|Can we speak of a libertarian current, as if this continuous thread were unrolling throughout contemporary history, as if it were possible to tie a sufficient number of affinities to it to make what holds it together win out over what divides it? Such a current, if in fact it exists, is indeed characterised by a considerable theoretical eclecticism, and crosscut by strategic orientations that not only diverge but also often contradict each other. We can nonetheless maintain the hypothesis that there is a libertarian ‘tone’ or ‘sensibility’ that is broader than anarchism as a specifically defined political position. It is thus possible to speak of a libertarian communism (exemplified notably by Daniel Guérin), a libertarian messianism (Walter Benjamin), a libertarian Marxism (Michael Löwy and Miguel Abensour), and even a ‘libertarian Leninism’ whose especial source is State and Revolution.|
|July, 2011||Jerome Klassen and William K. Carroll||Transnational Class Formation?|
|Using Canada as a case study, this paper maps the changing network of directorship interlocks between leading firms in Canada and the world economy. In particular, the paper examines the role of transnational corporations in the Canadian corporate network; the resilience of a national corporate community; and new patterns of cross-border interlocking amongst transnational firms.|
|May, 2011||Leo Panitch and Sam Gindin||Capitalist Crises and the Crisis This Time|
|Exactly a hundred and fifty years before the current crisis began in August 2007, the collapse of the Ohio Life Insurance Company in New York
triggered what became known as 'the great crisis of 1857-8.' As it quickly spread to Europe's main financial centres, Karl Marx 'was delighted and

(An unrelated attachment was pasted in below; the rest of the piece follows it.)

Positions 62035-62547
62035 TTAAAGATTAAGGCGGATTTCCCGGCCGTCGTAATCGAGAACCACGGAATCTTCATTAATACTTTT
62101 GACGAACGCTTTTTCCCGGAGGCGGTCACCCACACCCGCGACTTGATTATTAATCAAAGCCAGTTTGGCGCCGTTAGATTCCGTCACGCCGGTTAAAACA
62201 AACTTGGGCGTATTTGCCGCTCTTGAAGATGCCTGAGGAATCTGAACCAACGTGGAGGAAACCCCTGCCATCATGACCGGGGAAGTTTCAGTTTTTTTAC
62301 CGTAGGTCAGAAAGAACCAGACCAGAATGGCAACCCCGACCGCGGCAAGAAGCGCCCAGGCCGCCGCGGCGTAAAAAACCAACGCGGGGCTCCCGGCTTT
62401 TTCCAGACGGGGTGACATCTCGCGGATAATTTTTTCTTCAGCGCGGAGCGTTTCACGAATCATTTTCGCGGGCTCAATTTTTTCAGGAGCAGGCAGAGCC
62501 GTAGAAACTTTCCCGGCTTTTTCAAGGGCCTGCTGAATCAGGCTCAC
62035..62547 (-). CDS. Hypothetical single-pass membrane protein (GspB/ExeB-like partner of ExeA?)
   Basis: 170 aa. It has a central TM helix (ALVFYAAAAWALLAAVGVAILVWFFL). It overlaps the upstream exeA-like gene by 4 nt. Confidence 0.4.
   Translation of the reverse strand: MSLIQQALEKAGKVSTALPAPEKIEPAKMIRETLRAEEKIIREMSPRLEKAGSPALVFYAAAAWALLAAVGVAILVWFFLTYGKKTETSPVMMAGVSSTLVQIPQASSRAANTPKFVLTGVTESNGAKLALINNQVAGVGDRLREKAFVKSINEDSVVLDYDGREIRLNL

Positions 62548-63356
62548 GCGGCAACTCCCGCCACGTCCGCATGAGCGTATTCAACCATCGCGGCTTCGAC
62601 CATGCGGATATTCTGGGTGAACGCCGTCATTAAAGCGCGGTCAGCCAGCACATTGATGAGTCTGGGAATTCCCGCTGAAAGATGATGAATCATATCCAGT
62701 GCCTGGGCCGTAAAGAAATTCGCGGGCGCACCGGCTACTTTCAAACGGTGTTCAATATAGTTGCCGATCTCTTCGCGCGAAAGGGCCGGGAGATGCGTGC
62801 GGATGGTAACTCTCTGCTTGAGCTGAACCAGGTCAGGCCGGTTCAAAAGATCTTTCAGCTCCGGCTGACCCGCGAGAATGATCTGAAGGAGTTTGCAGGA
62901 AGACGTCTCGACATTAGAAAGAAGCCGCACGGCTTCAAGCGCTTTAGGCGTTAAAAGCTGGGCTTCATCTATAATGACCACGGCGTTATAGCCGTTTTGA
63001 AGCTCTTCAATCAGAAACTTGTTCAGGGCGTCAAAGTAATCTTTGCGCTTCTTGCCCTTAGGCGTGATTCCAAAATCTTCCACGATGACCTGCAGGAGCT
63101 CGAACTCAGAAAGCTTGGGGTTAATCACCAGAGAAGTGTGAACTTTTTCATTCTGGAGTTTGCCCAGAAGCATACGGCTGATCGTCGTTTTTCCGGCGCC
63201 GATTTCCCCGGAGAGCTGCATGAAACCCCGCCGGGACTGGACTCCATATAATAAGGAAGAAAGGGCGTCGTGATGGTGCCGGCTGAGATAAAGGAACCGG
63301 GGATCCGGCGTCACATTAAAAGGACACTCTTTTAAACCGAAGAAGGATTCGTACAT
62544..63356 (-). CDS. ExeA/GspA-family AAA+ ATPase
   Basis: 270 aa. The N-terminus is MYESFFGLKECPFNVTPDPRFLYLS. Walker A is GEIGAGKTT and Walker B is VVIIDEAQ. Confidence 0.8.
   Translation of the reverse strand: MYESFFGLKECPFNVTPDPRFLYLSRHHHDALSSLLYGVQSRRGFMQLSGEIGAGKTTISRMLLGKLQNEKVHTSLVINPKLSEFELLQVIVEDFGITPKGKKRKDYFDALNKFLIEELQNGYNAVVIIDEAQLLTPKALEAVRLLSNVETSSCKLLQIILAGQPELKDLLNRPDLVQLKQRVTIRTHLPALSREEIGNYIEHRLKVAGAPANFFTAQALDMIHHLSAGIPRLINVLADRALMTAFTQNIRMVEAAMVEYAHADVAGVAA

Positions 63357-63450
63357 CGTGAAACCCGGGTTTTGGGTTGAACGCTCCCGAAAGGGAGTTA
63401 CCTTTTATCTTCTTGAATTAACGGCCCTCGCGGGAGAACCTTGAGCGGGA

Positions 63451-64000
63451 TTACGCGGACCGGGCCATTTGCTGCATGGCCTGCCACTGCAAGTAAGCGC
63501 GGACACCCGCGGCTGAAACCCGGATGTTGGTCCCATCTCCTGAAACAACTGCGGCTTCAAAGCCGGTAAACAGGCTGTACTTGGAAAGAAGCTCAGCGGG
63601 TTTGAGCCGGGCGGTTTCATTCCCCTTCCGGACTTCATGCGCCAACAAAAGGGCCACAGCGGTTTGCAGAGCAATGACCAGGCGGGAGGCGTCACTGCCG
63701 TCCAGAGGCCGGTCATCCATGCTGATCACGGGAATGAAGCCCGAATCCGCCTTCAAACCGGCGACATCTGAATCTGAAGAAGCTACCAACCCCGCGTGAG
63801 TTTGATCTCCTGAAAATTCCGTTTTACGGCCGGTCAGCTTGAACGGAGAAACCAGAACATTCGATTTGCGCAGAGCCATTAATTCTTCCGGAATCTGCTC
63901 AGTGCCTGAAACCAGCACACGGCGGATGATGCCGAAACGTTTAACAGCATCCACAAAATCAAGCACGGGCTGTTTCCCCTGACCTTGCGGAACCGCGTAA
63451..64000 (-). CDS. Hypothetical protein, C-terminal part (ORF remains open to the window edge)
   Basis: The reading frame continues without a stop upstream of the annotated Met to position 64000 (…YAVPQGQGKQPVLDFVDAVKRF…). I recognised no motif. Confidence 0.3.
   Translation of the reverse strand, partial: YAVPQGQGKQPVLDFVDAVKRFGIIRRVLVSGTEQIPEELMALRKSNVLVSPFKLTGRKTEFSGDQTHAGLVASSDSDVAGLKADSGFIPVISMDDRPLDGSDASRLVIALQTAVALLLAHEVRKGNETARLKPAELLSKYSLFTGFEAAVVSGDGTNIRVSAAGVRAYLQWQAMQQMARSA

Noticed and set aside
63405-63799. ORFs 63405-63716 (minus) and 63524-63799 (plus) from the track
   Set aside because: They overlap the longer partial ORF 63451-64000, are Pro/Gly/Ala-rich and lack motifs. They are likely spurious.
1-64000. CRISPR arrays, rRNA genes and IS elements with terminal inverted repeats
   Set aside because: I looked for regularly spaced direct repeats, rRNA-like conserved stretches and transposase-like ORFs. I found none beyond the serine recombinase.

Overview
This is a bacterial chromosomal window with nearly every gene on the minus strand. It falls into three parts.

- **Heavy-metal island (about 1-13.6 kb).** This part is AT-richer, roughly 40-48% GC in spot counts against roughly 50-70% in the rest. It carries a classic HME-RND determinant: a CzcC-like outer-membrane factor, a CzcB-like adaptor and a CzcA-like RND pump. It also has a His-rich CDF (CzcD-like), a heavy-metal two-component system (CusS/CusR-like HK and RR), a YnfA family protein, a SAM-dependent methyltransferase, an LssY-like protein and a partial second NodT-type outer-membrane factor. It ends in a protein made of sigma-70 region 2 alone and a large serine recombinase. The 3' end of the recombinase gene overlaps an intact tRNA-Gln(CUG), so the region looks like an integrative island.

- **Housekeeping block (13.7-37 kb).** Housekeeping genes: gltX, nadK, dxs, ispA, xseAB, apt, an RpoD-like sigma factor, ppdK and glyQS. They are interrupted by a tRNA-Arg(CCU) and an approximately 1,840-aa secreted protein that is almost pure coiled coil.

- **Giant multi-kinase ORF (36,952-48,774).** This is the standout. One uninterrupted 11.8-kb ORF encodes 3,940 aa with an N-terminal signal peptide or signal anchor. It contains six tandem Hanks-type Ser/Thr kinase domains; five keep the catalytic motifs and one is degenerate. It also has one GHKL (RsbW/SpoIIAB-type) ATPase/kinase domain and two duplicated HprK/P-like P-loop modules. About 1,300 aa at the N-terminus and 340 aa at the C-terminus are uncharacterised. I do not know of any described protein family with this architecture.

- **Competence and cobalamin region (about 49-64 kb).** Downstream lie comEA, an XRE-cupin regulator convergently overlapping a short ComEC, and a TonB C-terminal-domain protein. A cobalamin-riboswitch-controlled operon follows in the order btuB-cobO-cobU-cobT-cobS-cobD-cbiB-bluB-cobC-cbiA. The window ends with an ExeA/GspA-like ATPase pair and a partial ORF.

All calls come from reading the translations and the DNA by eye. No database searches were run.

thrilled by the prospects for another revolutionary upsurge on the continent.'
This is the opening essay of the 2011 Socialist Register.
|December, 2009||Sam Gindin||Thinking About Alternatives: Their Crisis and Ours||MP3 audio|
|Part of the "Crisis and Opportunity" - Parkland Fall 2009 Conference. Click on audio player to start streaming:|
|December, 2009||Carlo Fanelli||The City of Toronto Fiscal Crisis|
|This paper examines the root causes of the Toronto fiscal crisis in the context of federal and provincial offloading of services and responsibilities. Moreover, the author argues that corresponding municipal governments have consolidated and expanded processes of urban neoliberalism.|
|June, 2009||Leo Panitch||Thoroughly Modern Marx||HTML|
|The economic crisis has spawned a resurgence of interest in Karl Marx. Worldwide sales of Das Kapital have shot up (one lone German publisher sold thousands of copies in 2008, compared with 100 the year before), a measure of a crisis so broad in scope and devastation that it has global capitalism–and its high priests–in an ideological tailspin.|
|Feb., 2009||Vivek Chibber||Capitalism and the State||Video|
|Vivek Chibber, Professor of Sociology at New York University, presented this lecture, "Capitalism and the State", as part of a Brecht Forum program at the New York Marxist School (Mar 27, 2007).|
|June, 2008||David Harvey||Reading Marx's Capital||Video|
|David Harvey has been teaching Karl Marx's Capital, Volume I for nearly 40 years, and his lectures are now available online for the first time. This open course consists of 13 video lectures of Professor Harvey’s close chapter by chapter reading of Capital, Volume I.|
|June, 2008||Michael Lebowitz||Socialism for the 21st Century||HTML||Audio|
|Michael Lebowitz is a founding member of the Socialist Studies Society and a Professor Emeritus of Economics at Simon Fraser University. He delivers his speech "Socialism for the 21st Century" at the Humanities Congress 2008 held at the University of British Columbia. He compares the past of Socialism to the current applications in Venezuela and its applicability in the North America.|